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Recipe and menu costs are one of the most important aspects of running a successful restaurant. Yet they often aren’t given the time and attention they deserve.

And we get it, calculating (and more specifically updating) menu prices is tedious, hard work. Doing it by hand is damn near impossible to keep on top of in this economy, and the pre-pandemic methods of updating prices once or twice a year just don’t cut it if you want to maintain profitability. According to the Consumer Price Index, food in September 2022 saw an 11.2% increase compared to September 2021. And that’s just for food. 

So what’s the answer? How can operators stay on top of food costs and adjust menu prices accordingly with less free time (now more than ever)? 

It comes down to leveraging restaurant technology. With industry margins so slim, restaurant tech developed to help operations has typically been seen as a nice to have, with cost as a major barrier. Today, it’s a necessity to avoid flying blind. 

SpotOn’s State of Restaurant Tech survey found 75% of operators across segments plan to adopt new tech in 2023, and 71% expect to increase spending on those technology systems. Safe to say times, they are a-changin’. But when it comes to menu and plate cost management, what should operators be looking for? This blog covers 9 ways to find the right system.

[Download Now]: Food Waste Calculator

9 ways to find the right recipe management and menu costing system:

  1. Recipe protection and cost privacy
  2. Auto-updated product prices
  3. Kitchen display and training 
  4. Universal updates across multiple units
  5. Menu analysis and engineering
  6. Easy upload and import
  7. Categorization: prep and menu items
  8. Scalability and conversions
  9. Allergen management

Recipe protection and cost privacy

For a lot of operators, recipes can be a very emotional thing. Aunt Nancy’s biscuit recipe, Abuela's salsa ranchera, or great-uncle Carmichael’s Sunday gravy. Restaurants are not only about the food they serve, just like how recipes aren’t only about the ingredients. 

Protecting and preserving beloved recipes can be an essential part of running a restaurant, so make sure your recipe and menu costing system has user permissions to prevent accidental changes or access.

Our team is full of former GMs, chefs and operators, so we understand and empathize with you that it might not be comfortable or preferred to share all of your financial information with your team. If you’re concerned about employees seeing plate costs or margins, access management can also prevent information from being shared or seen without your consent.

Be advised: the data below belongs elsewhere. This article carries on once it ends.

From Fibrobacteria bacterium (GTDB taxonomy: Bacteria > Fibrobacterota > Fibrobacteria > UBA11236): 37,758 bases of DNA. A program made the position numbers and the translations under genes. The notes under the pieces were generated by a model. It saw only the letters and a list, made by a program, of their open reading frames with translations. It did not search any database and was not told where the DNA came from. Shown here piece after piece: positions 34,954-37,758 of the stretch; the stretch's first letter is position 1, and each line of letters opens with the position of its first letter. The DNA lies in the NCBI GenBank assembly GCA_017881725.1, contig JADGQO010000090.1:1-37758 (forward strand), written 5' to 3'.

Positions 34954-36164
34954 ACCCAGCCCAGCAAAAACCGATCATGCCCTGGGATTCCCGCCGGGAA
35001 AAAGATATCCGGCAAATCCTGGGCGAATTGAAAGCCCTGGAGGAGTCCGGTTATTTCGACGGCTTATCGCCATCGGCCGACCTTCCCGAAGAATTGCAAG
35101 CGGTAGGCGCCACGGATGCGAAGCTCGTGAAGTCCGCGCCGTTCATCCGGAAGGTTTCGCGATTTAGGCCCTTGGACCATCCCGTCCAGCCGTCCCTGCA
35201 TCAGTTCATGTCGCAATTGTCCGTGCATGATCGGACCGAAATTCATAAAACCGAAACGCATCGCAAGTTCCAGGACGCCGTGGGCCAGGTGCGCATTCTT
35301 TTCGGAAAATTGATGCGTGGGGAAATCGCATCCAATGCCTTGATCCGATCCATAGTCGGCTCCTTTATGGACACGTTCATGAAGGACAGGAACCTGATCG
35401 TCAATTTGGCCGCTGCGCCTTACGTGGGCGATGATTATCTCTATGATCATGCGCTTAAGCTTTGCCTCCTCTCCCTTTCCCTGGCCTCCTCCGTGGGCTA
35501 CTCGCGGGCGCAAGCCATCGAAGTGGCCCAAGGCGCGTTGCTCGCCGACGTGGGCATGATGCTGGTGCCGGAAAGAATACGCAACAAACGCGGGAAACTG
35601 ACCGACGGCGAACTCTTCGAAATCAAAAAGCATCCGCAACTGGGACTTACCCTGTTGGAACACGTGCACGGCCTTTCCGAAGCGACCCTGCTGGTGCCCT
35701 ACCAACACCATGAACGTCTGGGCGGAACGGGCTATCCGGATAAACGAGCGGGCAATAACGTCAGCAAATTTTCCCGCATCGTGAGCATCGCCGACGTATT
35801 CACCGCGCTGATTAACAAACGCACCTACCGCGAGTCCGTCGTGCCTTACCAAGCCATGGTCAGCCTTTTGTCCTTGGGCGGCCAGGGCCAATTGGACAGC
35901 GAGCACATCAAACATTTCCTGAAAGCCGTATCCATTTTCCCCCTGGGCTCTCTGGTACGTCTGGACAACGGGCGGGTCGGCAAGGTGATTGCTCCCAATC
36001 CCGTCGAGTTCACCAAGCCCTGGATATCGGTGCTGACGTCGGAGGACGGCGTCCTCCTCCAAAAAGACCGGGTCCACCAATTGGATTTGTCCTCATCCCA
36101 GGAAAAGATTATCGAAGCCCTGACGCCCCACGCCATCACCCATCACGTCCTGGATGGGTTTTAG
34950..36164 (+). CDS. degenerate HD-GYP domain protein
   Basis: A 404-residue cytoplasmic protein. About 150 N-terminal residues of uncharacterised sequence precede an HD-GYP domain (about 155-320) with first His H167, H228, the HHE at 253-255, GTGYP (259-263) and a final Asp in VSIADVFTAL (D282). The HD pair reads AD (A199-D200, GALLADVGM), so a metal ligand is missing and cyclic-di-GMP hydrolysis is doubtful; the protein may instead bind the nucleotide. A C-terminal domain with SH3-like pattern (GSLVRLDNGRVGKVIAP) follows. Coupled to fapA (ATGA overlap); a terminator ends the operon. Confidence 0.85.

Auto-updated product prices

Menu costing can only be accurate if product prices are accurate and up-to-date. This is often done with a spreadsheet, a hefty dose of patience, and a few hours of free time (which everyone who works in a restaurant has, right?). 

Menu and plate costing software take away manual data entry and track product prices as long as they digitally process the information on your invoices. Basically, you take a picture of your invoices, and all the data magically makes its way into the software, so you can view it online without having to manually enter anything. Ok, it’s probably not actual magic and will take some work to get going, but once you are fully onboarded it should feel close to it.

You should also look for a system offering automated price alerts for product prices that jump over set limits. If you have a small menu with limited products, then this might be less of a concern for you. However, if you have multiple services a day and more than a handful of products, employing software to track prices for you is a no-brainer.

Kitchen display and training capabilities

Raise your hand if your recipes live in a sticky 3-ring binder. Keep your hand up if you enjoy typing up new recipes or changes to existing ones, printing them out, finding said binder and adding the new pages. If your hand is still up, it's time to up your recipe management game.

Digitally storing recipes has multiple benefits, the first of which is accessibility. Instead of a giant binder, all your recipes are stored in the cloud, making them accessible from anywhere including multiple kitchen displays at one time. Out on the floor and a guest asks what’s in the béchamel? With a cloud-based system, you can pull out your phone and quickly look up the exact ingredients without having to bug the chef on his smoke break. Both your guest (and your chef) will thank you.DSC00630-600x374-746182a   

If you have multiple units or are limited on training staff, digital kitchen displays can help big time when it comes to training new staff. Look for a system that also allows you to add photos and videos with the recipe for even more clarity. 

You should even be able to save the recipes in different languages, like Spanish. Some recipe management systems have translators built into the software, but as always, it's best to double-check for accuracy, or if colloquial terms are used more than formal ones.

Universal updates across multi-units

If you have multiple units, it’s essential to make sure your recipe and menu cost management system allows you to make changes once and then automatically update across all locations. This helps with communicating changes across locations (you’ll probably still have to give them a heads up at least), and also helps with version control.

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With multiple units, you’ll also want to make sure products purchased for each store stay allocated to that store. 

This is also where categorization down to the ingredient level (not the vendor item name) makes a big impact.